Court/Judicial body: Court of Cassation
Date: June 14, 2005 CRC
Provisions: Article 3: Best interests of the child
Other international provisions:European Convention for the Protection of Human Rights and Fundamental Freedoms, Article 8: Child’s right to respect for his/her private and family life.Hague Convention on the Civil Aspects of International Child Abduction, Article 13(b): Protection from grave risk to child.
Domestic provisions:Constitution of France ( Article 55: legally ratified international treaties are directly applicable in the French legal system)
Background: Ms. X, a French citizen, and Mr. Y, an American citizen, were married and had a daughter in the United States. Several years later, Ms. X. took this daughter to France for a vacation, but notified Mr. Y. upon arrival that she intended to stay indefinitely in France with their child. Mr. Y demanded the immediate return of his daughter to the United States, and Ms. X. fought this request. Her claims were dismissed by the Aix-en Provence Court of Appeal, and she subsequently appealed to the Court of Cassation against the order claiming that the decision violated the Convention on the Rights of the Child.
Issue and resolution: International child abduction. The Court found that although the best interests of the child provision of the CRC was directly applicable, Ms. X’s appeal should be dismissed as the best interests of her daughter had already been considered in ordering her return to the United States.
Court reasoning: In reaching its decision, the Court reviewed applicable international law, including provisions from the Hague Convention on Civil Aspects of International Child Abduction, the European Convention on Human Rights, and the Convention on the Rights of the Child. Although the Court concluded that these provisions could be directly invoked before French courts, it found no evidence that returning the child to the United States would place her in danger or run contrary to her best interests.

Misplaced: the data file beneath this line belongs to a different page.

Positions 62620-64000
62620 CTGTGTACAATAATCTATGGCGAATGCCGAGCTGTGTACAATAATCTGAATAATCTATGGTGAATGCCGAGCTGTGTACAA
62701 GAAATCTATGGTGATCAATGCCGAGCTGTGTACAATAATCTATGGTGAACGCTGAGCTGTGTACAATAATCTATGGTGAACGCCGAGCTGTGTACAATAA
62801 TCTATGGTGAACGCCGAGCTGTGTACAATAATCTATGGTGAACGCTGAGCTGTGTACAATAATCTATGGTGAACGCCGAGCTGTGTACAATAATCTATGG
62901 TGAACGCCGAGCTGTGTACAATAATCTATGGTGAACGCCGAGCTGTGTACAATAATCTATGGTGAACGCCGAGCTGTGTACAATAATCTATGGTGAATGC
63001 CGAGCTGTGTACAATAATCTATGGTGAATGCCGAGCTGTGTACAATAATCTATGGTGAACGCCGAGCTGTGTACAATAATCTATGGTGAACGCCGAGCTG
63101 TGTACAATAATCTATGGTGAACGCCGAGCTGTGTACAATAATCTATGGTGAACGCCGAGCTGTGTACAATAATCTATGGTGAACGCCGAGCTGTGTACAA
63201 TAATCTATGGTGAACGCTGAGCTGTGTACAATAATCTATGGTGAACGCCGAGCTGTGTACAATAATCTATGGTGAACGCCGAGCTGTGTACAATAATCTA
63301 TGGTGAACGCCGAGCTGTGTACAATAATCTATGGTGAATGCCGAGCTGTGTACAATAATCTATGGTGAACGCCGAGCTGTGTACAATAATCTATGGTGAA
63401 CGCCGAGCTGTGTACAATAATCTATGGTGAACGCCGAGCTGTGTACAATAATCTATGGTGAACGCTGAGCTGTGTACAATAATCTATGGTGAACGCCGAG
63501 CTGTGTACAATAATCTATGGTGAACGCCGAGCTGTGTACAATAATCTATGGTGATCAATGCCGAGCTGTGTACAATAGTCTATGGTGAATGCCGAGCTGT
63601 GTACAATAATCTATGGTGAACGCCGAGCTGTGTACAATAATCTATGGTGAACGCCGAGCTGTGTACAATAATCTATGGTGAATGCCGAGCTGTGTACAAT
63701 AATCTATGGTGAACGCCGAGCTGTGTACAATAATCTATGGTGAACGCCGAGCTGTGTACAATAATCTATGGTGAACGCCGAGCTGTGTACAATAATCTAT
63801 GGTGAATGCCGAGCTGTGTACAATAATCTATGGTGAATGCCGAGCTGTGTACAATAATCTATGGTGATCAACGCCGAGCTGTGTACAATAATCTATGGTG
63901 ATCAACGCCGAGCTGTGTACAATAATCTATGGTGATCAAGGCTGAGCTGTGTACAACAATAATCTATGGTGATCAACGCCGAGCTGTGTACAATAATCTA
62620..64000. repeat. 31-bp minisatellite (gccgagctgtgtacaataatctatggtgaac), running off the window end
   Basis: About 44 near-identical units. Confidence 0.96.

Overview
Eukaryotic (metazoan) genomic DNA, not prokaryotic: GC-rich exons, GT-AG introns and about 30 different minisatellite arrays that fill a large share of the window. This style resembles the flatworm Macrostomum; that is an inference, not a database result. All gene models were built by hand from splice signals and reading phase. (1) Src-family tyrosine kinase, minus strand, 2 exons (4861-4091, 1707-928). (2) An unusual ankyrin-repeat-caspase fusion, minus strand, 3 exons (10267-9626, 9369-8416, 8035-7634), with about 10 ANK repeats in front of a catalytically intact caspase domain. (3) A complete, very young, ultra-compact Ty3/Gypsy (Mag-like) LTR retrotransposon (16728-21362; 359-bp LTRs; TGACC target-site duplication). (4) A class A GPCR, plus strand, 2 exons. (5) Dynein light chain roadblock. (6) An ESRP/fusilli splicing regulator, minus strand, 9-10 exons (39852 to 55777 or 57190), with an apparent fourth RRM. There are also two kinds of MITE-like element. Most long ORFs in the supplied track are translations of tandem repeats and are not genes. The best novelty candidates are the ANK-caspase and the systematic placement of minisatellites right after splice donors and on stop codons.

Excerpt citing CRC and other relevant human rights as translated by the Oxford Reports on International Law in Domestic Courts “Whereas Mrs X… is contesting the appealed judgment which ordered the immediate return of the child to the United States, alleging in her notice of appeal a breach of: 1) Article 13(b) of the Hague Convention of 25 October 1980, in that the grave risk referred to in this text might ensue merely from the change to the child’s current living conditions; 2) Article 8 of the European Convention for the Protection of Human Rights and Fundamental Freedoms, to the effect that a child has the right to respect for his or her private and family life, so that the judge should have taken into consideration the separation from the environment in which she is integrated in France; 3) Article 3(1) of the New York Convention of 26 January 1990 on the Rights of the Child, to the effect that the best interests of the child shall be a primary consideration; in this instance such consideration requires that account be taken of the child’s separation from the new environment in which she is integrated; 4) the general principles of international law which recognise this requirement; 5) the constitutional principles in light of which international conventions must be construed, requiring that the child’s best interest shall be a primary consideration in any decision taken concerning him or her; and 6) without responding to the submissions pointing out the grave risk ensuing from the father’s plan to establish himself in Santo Domingo; Whereas, however, it is apparent from Article 13(b) of the Hague Convention of 25 October 1980 that an objection cannot be made to the immediate return of the child unless there exists a grave risk of danger or a risk of creating an intolerable situation; and that by virtue of Article 3(1) of the New York Convention on the Rights of the Child, a provision which is directly applicable before French courts, these circumstances must be assessed taking account of the primacy of the best interest of the child…”
Notes:Along with another case heard in the Cour de Cassation around the same time (Bourdier v Rainville, épse Hérisset, Cassation, No 02-20 613 (Court of Cassation, First civil section), 18 May 2005), this case marked a move away from prior French case law and began to recognize certain provisions of the CRC as directly enforceable in the courtroom.
CRIN comments: CRIN believes that this decision is consistent with the CRC. As recognized by the Court with respect to Article 3 and the consideration of the best interests of the child, provisions of the CRC should be directly applicable in all proceedings affecting children. While the Court did not rule that every right under the Convention is enforceable in French courts, it is hoped that this case represents a step in that direction.
Citation: 04-16.942, Arrêt n°1094, Cour de cassation (First civil section), 14 June 2005
Link to Full Judgment (in French):http://www.courdecassation.fr/jurisprudence_2/premiere_chambre_civile_568/arret_no_623.html